• Proposing a precatory proxy resolution for actions prescribed by the activist or the creation of a special committee of independent directors to undertake a strategic review to “maximize shareholder value” and/or meet ESG goals, especially with respect to environmental impact.   
  • Demanding an accelerated “Investor Day” at which the company would be pushed to disclose forward-looking projections, financial targets and actions involving the portfolio and allocation of capital.
  • Recruiting candidates with industry experience (including retired CEOs of major companies or even former executives of the target) to serve on dissident slates, and conducting (or threatening to conduct) a proxy fight to get board representation at an annual or special meeting or through action by written consent.  
  • Orchestrating a “withhold the vote” campaign against the company’s incumbent directors.
  • Seeking to force a sale of the company by leaking or initiating rumors of an unsolicited approach, publicly calling for a sale, acting as an (unauthorized) intermediary with strategic acquirers and private equity funds, taking positions in both the target and the acquirer, making their own “stalking-horse” bid or partnering with a hostile acquirer to build substantial stock positions in the target to facilitate a takeover.
  • Leveraging the proxy advisory firms and their recommendations to amplify the activist’s influence.
  • Communicating with and rallying institutional investors and sell-side research analysts to support the activist’s arguments.
  • Using stock loans, options, derivatives and other devices to accumulate positions secretly, announce surprisingly large, leveraged economic stakes or increase voting power beyond the activist’s economic equity investment.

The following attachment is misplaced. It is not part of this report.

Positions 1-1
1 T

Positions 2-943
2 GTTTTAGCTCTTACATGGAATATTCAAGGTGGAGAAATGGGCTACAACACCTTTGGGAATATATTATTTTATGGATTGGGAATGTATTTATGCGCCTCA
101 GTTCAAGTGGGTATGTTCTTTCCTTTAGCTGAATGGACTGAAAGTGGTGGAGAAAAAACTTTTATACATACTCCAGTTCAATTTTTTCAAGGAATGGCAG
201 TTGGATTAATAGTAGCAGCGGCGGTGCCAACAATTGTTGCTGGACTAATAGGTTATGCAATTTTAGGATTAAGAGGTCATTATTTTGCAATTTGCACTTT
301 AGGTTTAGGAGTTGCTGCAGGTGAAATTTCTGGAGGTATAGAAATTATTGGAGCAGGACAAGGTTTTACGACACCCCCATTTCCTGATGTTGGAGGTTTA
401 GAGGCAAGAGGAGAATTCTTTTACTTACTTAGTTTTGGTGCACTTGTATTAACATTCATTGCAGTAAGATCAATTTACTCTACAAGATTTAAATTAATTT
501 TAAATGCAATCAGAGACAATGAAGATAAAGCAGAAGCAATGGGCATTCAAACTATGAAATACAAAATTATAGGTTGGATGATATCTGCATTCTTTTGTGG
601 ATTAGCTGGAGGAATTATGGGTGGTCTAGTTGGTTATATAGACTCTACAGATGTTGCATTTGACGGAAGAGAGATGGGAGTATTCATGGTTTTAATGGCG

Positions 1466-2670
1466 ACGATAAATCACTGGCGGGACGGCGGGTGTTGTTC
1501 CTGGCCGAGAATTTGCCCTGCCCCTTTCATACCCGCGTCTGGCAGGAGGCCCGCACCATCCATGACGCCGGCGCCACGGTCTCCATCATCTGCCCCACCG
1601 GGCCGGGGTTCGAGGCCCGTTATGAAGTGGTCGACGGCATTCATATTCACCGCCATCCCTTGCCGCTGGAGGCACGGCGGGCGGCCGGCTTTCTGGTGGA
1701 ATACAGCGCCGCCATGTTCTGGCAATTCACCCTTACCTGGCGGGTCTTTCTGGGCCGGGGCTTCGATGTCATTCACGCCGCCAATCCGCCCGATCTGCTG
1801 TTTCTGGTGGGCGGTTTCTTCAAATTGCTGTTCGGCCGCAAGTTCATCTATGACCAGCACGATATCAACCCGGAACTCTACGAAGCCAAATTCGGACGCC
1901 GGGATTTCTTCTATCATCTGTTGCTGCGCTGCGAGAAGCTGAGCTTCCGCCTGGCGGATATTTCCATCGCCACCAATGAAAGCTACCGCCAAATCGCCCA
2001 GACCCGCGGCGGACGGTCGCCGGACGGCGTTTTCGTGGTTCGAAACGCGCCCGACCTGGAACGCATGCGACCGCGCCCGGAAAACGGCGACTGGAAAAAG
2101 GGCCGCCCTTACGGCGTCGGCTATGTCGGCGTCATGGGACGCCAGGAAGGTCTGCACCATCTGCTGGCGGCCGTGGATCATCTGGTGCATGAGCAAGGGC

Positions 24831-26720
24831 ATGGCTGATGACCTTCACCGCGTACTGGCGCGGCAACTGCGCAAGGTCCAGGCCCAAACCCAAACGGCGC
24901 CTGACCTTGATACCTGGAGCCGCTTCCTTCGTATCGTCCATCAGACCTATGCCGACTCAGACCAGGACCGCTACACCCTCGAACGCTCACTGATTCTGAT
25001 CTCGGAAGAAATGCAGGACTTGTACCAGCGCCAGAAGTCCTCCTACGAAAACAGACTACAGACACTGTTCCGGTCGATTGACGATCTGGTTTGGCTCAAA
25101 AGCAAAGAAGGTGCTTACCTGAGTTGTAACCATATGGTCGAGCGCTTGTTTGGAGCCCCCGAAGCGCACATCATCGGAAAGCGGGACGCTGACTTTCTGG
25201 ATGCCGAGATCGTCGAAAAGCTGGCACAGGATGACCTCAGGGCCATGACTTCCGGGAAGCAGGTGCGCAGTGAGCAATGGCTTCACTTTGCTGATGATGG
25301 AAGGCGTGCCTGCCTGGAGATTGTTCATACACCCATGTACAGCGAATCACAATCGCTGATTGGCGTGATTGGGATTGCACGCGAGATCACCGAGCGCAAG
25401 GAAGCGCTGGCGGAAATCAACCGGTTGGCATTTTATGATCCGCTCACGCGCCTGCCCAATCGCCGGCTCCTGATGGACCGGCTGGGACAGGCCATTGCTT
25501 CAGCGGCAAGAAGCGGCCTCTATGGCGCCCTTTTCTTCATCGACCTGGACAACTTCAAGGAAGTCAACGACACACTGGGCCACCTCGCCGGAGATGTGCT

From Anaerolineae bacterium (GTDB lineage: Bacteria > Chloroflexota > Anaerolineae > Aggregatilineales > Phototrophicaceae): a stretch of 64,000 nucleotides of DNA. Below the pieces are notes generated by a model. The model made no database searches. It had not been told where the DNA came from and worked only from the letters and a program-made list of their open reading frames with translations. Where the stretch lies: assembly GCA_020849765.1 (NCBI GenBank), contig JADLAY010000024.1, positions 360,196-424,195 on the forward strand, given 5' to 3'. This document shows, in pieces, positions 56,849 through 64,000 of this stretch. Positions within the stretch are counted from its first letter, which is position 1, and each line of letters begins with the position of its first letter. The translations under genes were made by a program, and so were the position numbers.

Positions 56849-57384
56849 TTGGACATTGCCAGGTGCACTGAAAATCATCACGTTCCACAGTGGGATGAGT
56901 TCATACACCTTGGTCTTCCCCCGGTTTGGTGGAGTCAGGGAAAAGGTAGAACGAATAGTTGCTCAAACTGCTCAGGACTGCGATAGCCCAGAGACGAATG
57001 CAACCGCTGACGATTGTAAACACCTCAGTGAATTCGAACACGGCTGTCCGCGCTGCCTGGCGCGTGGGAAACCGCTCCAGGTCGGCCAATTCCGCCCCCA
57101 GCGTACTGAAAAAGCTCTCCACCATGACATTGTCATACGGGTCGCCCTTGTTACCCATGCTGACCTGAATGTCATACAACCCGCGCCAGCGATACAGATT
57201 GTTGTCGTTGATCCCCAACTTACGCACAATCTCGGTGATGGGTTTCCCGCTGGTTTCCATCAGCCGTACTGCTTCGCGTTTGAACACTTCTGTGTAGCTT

• Using sophisticated public relations, social media and traditional media campaigns to advance the activist’s arguments.
  • Investing in significant diligence and third-party consulting services to analyze the target’s strategy, business, operating margins and/or ESG impact.
  • Seeking to create divisions within the boardroom or between the board and management; several major activists have been successful in achieving such wedges.
  • Reaching a company’s retail shareholders through Internet forums and social media channels, weekly mailings, telephonic outreach, local newspaper advertisements and user-friendly infographics.
  • Hiring private investigators to create dossiers on directors, management and key employees and otherwise conducting aggressive “diligence.”
  • Initiating litigation, including demands for books and records, sometimes concurrently with a proxy fight.
  • Waging repeated campaigns at the same company, regardless of the outcome of the initial campaign, or joining with other activists to converge on the same company at the same time.

Current SEC rules do not prevent an activist from secretly accumulating a more than 5% position before being required to make public disclosure and do not prevent activists and institutional investors from privately communicating and cooperating.  We have long sought to correct this loophole.